Sunday, June 16, 2013

Cooked by Michael Pollan

Michael Pollan writes about learning to cook in his latest book, Cooked: A Natural History of Transformation. Since I love cooking and I enjoy Pollan's writing style, I was sure that Cooked would be a perfect fit for my reading taste. Perhaps my expectations were too high. I found it a little uneven; some parts were great, other sections less interesting.

I listened to the Penguin e-audio [13.5 hours], read by the author. His humble delivery is more enjoyable than that of Scott Brick, who narrated Pollan's The Botany of Desire.

Pollan's culinary experiences are broken down into four elements: fire, water, air and earth. Since the first part was all about barbecuing meat, and I'm a vegetarian, that probably accounts for my ambivalence. Air (about bread-making) and Earth (fermentation) were my two favourite sections, and both are in the second half of the book.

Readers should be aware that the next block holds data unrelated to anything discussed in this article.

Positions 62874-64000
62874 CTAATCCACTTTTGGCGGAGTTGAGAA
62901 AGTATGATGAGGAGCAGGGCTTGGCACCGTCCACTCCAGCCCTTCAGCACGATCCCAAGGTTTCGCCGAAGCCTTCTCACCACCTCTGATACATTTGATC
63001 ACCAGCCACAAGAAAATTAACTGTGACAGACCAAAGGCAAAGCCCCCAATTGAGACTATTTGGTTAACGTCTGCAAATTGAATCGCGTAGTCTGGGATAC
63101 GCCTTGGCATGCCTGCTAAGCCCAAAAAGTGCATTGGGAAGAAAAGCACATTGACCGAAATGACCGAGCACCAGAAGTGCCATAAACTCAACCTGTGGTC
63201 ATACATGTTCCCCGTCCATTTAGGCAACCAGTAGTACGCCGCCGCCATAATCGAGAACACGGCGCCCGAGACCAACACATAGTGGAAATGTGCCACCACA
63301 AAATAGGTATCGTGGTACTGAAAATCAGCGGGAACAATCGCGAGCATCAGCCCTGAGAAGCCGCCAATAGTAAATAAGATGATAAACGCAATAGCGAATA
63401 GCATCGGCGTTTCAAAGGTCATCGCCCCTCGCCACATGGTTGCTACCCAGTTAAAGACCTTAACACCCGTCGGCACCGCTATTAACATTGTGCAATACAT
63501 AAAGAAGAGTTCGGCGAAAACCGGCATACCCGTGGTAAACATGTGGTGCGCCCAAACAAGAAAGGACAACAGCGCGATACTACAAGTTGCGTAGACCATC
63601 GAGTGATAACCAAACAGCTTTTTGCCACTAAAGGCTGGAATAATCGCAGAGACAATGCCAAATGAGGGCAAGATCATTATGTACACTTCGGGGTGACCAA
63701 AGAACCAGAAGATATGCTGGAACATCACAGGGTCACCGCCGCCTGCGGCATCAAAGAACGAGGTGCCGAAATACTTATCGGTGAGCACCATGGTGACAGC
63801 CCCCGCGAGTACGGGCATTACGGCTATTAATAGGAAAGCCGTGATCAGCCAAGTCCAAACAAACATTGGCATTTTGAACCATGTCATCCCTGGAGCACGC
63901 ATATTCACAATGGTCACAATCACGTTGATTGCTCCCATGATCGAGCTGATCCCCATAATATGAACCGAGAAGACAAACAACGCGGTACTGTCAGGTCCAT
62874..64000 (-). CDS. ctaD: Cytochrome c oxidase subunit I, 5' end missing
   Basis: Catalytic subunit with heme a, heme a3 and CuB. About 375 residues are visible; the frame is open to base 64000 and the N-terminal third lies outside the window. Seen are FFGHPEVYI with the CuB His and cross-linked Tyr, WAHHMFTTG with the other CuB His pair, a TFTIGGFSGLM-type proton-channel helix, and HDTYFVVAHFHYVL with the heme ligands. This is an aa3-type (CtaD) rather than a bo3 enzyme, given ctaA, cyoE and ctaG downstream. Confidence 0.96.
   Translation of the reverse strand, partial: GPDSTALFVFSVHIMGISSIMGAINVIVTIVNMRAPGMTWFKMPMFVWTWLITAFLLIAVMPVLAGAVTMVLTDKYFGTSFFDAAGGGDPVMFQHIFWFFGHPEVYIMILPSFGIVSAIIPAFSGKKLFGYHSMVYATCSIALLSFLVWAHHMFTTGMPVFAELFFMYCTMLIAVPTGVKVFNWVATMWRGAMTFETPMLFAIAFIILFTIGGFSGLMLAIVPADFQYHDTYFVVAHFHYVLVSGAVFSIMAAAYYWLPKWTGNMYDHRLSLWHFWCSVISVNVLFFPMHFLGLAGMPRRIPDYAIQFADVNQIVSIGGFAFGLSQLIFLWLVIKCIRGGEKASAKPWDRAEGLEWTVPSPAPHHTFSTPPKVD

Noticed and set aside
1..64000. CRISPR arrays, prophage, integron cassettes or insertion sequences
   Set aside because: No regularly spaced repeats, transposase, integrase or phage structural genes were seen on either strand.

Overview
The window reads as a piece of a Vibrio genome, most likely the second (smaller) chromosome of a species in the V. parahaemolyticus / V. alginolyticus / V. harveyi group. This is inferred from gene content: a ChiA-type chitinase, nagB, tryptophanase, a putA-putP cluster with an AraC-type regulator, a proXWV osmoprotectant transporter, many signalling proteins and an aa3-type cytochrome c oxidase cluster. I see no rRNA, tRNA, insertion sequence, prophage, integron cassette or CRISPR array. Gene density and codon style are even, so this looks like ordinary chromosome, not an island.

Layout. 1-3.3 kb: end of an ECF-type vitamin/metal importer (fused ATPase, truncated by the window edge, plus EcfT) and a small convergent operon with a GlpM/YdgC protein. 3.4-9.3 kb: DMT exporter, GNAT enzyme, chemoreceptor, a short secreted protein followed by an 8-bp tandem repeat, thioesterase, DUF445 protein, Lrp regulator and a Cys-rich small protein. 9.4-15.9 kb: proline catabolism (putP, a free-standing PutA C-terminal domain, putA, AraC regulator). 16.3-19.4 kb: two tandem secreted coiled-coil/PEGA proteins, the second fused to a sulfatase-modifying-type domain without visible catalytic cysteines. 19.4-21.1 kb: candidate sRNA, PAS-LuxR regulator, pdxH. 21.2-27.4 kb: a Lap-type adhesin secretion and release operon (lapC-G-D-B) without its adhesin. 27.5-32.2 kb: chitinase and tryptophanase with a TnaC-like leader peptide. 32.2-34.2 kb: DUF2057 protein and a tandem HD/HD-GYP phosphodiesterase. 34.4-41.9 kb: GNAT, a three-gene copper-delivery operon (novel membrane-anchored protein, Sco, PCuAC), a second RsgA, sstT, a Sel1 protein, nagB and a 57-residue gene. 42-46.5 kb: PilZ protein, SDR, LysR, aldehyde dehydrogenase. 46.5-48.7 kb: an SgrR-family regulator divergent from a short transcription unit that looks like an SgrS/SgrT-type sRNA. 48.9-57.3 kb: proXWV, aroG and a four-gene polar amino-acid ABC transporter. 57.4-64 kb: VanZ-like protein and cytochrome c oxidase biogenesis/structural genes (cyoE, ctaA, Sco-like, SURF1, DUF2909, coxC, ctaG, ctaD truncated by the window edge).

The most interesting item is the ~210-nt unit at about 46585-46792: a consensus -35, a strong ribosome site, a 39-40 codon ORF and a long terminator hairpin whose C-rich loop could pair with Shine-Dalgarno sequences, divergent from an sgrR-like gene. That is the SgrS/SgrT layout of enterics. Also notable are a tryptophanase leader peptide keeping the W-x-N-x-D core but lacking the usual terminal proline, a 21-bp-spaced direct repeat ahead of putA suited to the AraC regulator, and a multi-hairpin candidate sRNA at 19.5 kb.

Passion is always a hook for me. Pollan doesn't just learn how to bake bread, he becomes obsessed with baking a perfect whole grain loaf. The chemistry and the biology involved. The social and cultural history. He interviews artisan bakers and tours a Wonder Bread factory. He investigates wheat varieties from ancient times to now. Sourdough starters, French levain, different kinds of yeast. The ways that flour milling has changed throughout history. I was fascinated.

The funniest and most thought-provoking content comes in the final chapter, which is about fermentation. I'm inspired to start making beet kvass again, a drink I used to always have on hand, since Pollan reminded me that naturally fermented foods are so beneficial. My top takeaway from this book, however, is that home cooking is vital to our health, our family relationships, and our environment.

Readalikes: Consider the Fork (Bee Wilson); Make the Bread, Buy the Butter (Jennifer Reese); The Art of Fermentation (Sandor Ellix Katz); Food and the City (Jennifer Cockrall-King); and Salt, Sugar, Fat (Michael Moss).

No comments: